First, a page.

Omega-3 Fatty Acids Beneficial to Joint HealthBy Kentucky Equine Research Staff · April 3, 2017
Joint swelling and inflammation initiate the cascade of events that results in degeneration of the joint, especially to the articular cartilage lining the ends of long bones. The resulting condition, called osteoarthritis (OA) or degenerative joint disease, causes pain, lameness, decreased mobility, compromised quality of life, and sometimes leads to euthanasia of affected horses.
“There remains no cure for OA. Instead, veterinarians* recommend a multimodal approach to managing horses with a diagnosis of OA, involving both disease and symptom-modifying substances such as nonsteroidal anti-inflammatory drugs, joint injections, and nutritional supplements designed for joint health,” said Peter Huntington, B.V.Sc., M.A.C.V.Sc., director of nutrition at Kentucky Equine Research (Australia).
Omega-3 fatty acids appear beneficial for a myriad of conditions, including reproductive, athletic, and respiratory disorders, to name only a few. Recently, some of the world’s most experienced arthritis researchers collaborated to better define the impact of a diet enriched in omega-3 fatty acids on joint disease.
The purpose of the study was to determine whether dietary supplementation with a commercial omega-3 fatty acid product could help sedentary horses with joint inflammation induced by an intra-articular injection, a recognized model for OA. The tested product contained 40 grams of fatty acids, including 1.93 g of eicosapentaenoic acid (EPA) and 5.43 g of docosahexaenoic acid (DHA) per 100 kg of body weight. Both EPA and DHA are the most well-known omega-3 fatty acids with known anti-inflammatory effects.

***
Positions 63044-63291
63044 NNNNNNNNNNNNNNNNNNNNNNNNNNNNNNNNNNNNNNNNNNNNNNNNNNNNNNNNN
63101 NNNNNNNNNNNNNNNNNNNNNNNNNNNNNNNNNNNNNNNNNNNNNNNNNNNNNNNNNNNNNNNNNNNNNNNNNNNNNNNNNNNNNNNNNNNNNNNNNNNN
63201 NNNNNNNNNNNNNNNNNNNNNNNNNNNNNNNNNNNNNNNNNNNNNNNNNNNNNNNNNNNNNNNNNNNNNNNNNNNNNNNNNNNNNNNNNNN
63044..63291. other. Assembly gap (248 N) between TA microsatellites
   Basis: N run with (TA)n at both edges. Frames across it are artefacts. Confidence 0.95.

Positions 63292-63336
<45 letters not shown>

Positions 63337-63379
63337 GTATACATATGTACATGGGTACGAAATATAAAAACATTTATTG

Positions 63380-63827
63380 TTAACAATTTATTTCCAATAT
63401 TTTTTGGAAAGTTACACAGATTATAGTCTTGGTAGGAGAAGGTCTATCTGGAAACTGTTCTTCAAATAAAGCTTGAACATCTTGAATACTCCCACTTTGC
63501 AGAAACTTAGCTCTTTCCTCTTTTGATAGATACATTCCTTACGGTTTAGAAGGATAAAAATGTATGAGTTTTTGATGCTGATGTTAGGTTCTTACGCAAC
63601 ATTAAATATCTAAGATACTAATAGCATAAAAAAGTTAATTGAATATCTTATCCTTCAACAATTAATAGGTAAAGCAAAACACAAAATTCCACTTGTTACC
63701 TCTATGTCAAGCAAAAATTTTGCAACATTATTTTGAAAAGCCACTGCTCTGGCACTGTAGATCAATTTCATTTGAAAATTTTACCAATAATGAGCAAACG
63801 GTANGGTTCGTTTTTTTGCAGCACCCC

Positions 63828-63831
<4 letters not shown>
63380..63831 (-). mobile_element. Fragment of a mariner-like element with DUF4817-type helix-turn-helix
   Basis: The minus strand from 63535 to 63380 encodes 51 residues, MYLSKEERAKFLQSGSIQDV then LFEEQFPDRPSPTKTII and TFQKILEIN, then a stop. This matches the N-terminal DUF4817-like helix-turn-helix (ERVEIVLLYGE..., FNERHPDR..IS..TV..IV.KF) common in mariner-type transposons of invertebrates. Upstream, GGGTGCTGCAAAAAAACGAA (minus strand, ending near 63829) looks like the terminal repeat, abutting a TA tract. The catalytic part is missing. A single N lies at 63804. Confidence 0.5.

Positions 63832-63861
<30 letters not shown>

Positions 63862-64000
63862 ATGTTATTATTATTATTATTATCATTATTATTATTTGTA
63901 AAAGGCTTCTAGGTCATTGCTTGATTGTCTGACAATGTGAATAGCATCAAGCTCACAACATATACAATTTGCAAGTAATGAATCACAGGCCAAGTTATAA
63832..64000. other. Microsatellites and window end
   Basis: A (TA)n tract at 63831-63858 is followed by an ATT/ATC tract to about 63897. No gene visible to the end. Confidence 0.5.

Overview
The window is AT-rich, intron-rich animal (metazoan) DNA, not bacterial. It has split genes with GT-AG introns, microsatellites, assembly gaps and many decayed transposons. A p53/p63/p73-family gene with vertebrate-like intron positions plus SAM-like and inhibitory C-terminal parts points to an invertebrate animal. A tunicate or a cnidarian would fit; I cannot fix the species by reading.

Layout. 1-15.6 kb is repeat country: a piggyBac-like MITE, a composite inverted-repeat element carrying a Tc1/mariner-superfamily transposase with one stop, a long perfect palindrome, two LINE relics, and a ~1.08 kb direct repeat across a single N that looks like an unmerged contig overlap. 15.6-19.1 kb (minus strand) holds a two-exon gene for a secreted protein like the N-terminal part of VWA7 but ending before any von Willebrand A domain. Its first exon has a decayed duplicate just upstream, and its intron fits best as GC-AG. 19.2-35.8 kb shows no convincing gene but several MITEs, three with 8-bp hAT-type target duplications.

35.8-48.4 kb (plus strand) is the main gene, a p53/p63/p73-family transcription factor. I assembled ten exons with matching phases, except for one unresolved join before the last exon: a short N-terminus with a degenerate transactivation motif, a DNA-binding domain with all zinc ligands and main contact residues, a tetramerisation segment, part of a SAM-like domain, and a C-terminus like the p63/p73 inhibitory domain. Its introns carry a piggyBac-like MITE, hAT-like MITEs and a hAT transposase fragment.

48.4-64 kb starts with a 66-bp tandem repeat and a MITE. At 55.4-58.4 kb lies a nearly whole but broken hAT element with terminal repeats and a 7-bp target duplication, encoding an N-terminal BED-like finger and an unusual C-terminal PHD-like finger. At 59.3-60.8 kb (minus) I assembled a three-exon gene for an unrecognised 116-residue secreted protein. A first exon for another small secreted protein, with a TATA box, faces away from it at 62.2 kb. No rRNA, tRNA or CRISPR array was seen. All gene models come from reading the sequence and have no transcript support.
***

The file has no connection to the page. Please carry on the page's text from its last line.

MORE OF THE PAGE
Key findings of the study were that after three months of supplementing with fatty acids:
- Increased levels of EPA and DHA were found both in the circulation and in joint fluid in supplemented horses compared to control horses;
- No change in several commonly used measures of joint inflammation were noted, but the expression of one measure, called “a disintegrin and metalloproteinase with thrombospondin motifs (ADAMTS)” was lower in supplemented horses.
The study authors concluded that despite the presence of EPA and DHA in the synovial fluid of supplemented horses, supplementation with that commercial product did not modify synovial fluid biomarkers compared to control horses. That said, the decrease in ADAMTS supports further investigation of omega-3 fatty acids as a joint therapy and/or chondroprotective agent.
“KER’s omega-3 fatty acid supplement, EO•3, is a potent marine-derived oil that is rich in omega-3 fatty acids. It contains 25% EPA and DHA so 120 ml supplies 30 g of these biologically active fatty acids. It is a palatable oil that is top-dressed onto the feed, and could prove valuable in performance horses at risk of or with OA,” Huntington said.
See Young Horses in Training Benefit from Omega-3 Supplementation for a related article.
*Oke, S., and C.W. McIlwraith. 2010. Review of the economic impact of osteoarthritis and oral joint-health supplements in horses. Accessed September 5, 2015.
**Ross-Jones, T.N., McIlwraith, C.W., Kisiday, J.D., et al. Influence of an n-3 long-chain polyunsaturated fatty acid-enriched diet on experimentally induced synovitis in horses. Journal of Animal Physiology and Animal Nutrition. 100(3): 565-577.